LONG ISLAND — Nobody says good morning like Chazz Guerra says good morning.
“G-O-O-D M-O-R-N-I-N-G,” Guerra half sang, half shouted into a bullhorn in front of the Great Hall. There are few things Guerra, a 25-year-old camp counselor, likes more than The First Day of Camp.
More than 200 Camp Harbor View middle schoolers were assembled in front of him on the sports fields, wilting in the hot and humid conditions around 9 a.m. on Monday — a tough crowd.
Camp Harbor View is a free summer camp for Boston middle schoolers on the southern end of Long Island in Boston Harbor. The Great Hall is the mess hall in the center of camp, with the ferry dock, sports fields, and high-ropes course to the NORTH and the pool and arts pavilion to the south.
Despite Guerra’s insistence that the morning’s nonsensical beverage-related camp ditty was a repeat-after-me song, the bleary-eyed middle schoolers resisted his charm.
“My mom signed me up,” Laila Whyte, 13, explained on the ferry ride over. Laila also came to Camp Harbor View in 2018, but the Mattapan resident said she would rather be spending the week helping at her aunt’s daycare.
Makaylee Goulet, 13, sat across from Laila. The two girls had never met. In fact, Makaylee didn’t know anyone on the boat.
Henry Blake’s parents sent him to camp “because I sat in a room all day playing video games.” In the Great Hall, after the conclusion of the breakfast camp song, the Jamaica Plain 12-year-old, if given the choice, might’ve chosen to go back to his computer.
Survival in middle school is about fitting in, constantly eyeing your peers to determine what is in and what is not. Liking camp on an island your parents sent you to or joining in repeat-after-me songs was, at least by breakfast, still definitively not in.
Then-Boston Mayor Thomas Menino and philanthropist Jack Connors founded Camp Harbor View in 2007 in response to a rise in summer youth violence. The idea was that if they could create a safe place where kids from different parts of the city could let their guard down and build trust, maybe they would carry those bonds back to their own neighborhoods.
The creation of that safe place starts anew with every new set of campers, every two weeks, four times a summer in the Great Hall. The 200 campers divide into five teams, or lighthouses, such as Mohegan, who wear blue T-shirts, or Great Point Light, clad in orange and known at camp as “GPL.”
Guerra, a counselor who has returned every summer since he was a camper in 2009, leads the purple-wearing Minot’s Ledge Lighthouse, known at camp as “M. Dot.”
Staff and leaders in training, former campers who return as high school students, play a key role in converting nervous middle schoolers into devoted campers. After a morning of dodgeball and basketball, M. Dot makes its way over to the arts pavilion. The assignment was to draw things they create and consume.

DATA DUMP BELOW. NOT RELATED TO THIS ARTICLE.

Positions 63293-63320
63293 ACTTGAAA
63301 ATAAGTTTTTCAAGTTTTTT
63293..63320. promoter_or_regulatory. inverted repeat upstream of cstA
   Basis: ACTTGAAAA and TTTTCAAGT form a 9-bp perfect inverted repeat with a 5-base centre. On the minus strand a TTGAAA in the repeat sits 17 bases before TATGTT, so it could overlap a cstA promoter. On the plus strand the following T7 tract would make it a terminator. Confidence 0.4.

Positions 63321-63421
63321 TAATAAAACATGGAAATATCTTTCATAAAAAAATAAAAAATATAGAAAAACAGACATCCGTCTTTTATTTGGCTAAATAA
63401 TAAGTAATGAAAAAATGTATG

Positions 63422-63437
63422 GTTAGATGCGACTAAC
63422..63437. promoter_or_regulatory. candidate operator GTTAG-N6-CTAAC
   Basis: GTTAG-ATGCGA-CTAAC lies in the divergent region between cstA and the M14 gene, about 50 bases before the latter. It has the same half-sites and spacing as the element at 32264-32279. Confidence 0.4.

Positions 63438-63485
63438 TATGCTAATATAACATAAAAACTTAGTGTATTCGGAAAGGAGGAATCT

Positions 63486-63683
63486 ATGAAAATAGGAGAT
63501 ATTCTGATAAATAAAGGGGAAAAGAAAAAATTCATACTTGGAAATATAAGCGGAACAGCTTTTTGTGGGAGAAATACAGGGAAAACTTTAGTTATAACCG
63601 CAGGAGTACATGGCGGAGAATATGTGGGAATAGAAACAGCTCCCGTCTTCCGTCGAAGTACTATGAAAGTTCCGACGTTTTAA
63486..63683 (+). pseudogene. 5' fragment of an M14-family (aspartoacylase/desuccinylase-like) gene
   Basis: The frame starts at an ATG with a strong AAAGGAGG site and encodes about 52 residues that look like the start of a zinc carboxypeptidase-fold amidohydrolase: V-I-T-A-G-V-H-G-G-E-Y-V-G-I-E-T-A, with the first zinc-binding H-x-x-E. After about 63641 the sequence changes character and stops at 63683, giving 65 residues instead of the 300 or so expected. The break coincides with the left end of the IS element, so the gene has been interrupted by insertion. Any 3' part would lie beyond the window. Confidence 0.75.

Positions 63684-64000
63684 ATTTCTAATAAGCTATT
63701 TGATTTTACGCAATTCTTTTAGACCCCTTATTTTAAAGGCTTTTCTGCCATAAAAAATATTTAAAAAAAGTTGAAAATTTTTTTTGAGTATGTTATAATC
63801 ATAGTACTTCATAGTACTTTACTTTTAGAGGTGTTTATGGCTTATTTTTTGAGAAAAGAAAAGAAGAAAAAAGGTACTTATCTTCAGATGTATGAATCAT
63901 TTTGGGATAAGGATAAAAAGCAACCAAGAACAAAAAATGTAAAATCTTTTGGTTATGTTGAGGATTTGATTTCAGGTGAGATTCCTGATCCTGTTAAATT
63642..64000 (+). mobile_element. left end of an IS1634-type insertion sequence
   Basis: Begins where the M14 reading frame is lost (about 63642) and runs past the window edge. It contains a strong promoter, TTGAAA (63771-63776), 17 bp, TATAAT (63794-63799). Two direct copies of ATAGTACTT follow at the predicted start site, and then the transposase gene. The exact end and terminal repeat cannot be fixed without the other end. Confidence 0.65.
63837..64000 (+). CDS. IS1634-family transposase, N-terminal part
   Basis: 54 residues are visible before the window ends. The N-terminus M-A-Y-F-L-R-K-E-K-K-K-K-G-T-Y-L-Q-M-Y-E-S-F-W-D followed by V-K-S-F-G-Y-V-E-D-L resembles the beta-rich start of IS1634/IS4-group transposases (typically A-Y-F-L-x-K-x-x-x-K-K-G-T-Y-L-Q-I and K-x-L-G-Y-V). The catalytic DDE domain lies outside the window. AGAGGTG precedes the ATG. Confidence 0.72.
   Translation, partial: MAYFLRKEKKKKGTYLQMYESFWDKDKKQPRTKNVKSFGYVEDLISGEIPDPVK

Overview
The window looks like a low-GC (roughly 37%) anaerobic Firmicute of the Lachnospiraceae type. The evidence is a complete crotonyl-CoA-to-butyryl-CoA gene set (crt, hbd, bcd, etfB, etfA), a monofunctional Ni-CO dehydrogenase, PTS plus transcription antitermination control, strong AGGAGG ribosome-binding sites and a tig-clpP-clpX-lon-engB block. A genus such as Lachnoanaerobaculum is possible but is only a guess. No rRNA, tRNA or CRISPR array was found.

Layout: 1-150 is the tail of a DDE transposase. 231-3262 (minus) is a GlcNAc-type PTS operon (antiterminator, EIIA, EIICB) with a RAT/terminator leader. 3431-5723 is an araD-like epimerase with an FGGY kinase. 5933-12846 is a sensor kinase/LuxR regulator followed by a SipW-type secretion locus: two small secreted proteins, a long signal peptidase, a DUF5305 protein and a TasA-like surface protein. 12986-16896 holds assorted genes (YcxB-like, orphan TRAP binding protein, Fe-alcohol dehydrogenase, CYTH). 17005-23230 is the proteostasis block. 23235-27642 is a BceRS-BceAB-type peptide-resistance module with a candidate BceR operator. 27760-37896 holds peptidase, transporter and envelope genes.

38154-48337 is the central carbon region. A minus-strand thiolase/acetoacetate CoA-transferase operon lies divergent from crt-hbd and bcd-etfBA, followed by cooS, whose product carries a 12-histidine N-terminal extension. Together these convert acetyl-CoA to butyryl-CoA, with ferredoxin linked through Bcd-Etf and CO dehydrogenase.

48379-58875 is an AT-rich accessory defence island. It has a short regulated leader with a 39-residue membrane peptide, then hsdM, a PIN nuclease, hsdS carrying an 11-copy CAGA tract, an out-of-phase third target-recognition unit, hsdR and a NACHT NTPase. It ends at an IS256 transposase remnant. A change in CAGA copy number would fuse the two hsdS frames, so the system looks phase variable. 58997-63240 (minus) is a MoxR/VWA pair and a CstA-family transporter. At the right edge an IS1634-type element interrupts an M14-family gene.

Jenzell Perguero from West Roxbury told Rosie Fawzi, a 19-year-old counselor, he doesn’t “consume” any music.
But when Jenzell drew a trumpet with musical notes coming from it, she asked again. All right, he admitted, he likes the way the trumpet sounds. Fawzi asked where he had heard the trumpet. He heard it in the Dominican Republic when he visited his family. She asked if he likes visiting his family there. Not exactly, he said, they’re all old and he doesn’t understand what they say.
“I feel that,” Fawzi said. Her own family speaks Arabic, but she doesn’t, she explained. Jenzell perked up a little, and from there, the conversation began to flow.
A few hundred feet away, lifeguard Theresa Devarieux, 21, was building trust in very different circumstances. She was in the pool with a Roxbury 12-year-old who was flailing his arms, trying to tread water, trying just to stay afloat, trying to pass the swim test.
“Keep calm, and keep your arms in the water,” Devarieux said soothingly. He tried — tried hard — and made it a few more seconds without grabbing Devarieux’s floaty. “You’re doing good,” she tells him. “I’m proud of you.”
Camp Harbor View has expanded beyond its original mission. Using the relationships built at camp, the organization built a year-round leadership training program for high school students and works to connect its families to social services, executive director Lisa Fortenberry said.
By lunchtime, some of the drowsiness had worn off. Plus, the team that chants and sings its team songs best gets to eat first. M. Dot, despite a valiant effort, was largely drowned out by the pitched duel between GPL and Mohegan. The cacophony was overwhelming; the Mohegan leaders were up on benches, while Carlens Rigaud, a 17-year-old GPL counselor, danced on tables twirling a bandana.
In the end, Mohegan won and got its chicken and potatoes first. “We should’ve won,” Rigaud said. “We’re going to get it tomorrow.”
By the late afternoon, a light rain began to fall, and camp’s magic was working.
“We haven’t even finished the day, and I’ve already seen friend groups being formed, campers doing the activities, campers laughing together,” said Wellbi Pérez, a 15-year-old staff member.
As Guerra sent his M. Dot campers back to the boat seven hours after his good morning greeting, he still had his smile.
“First day was amazing,” he said.
Back on the ferry, Makaylee and Laila sat together again — not by chance this time, but by choice. Asked if she made any friends at camp, Makaylee nodded “yes” and gestured toward Laila. It was a good day, they said, and they were ready to start it all over again tomorrow.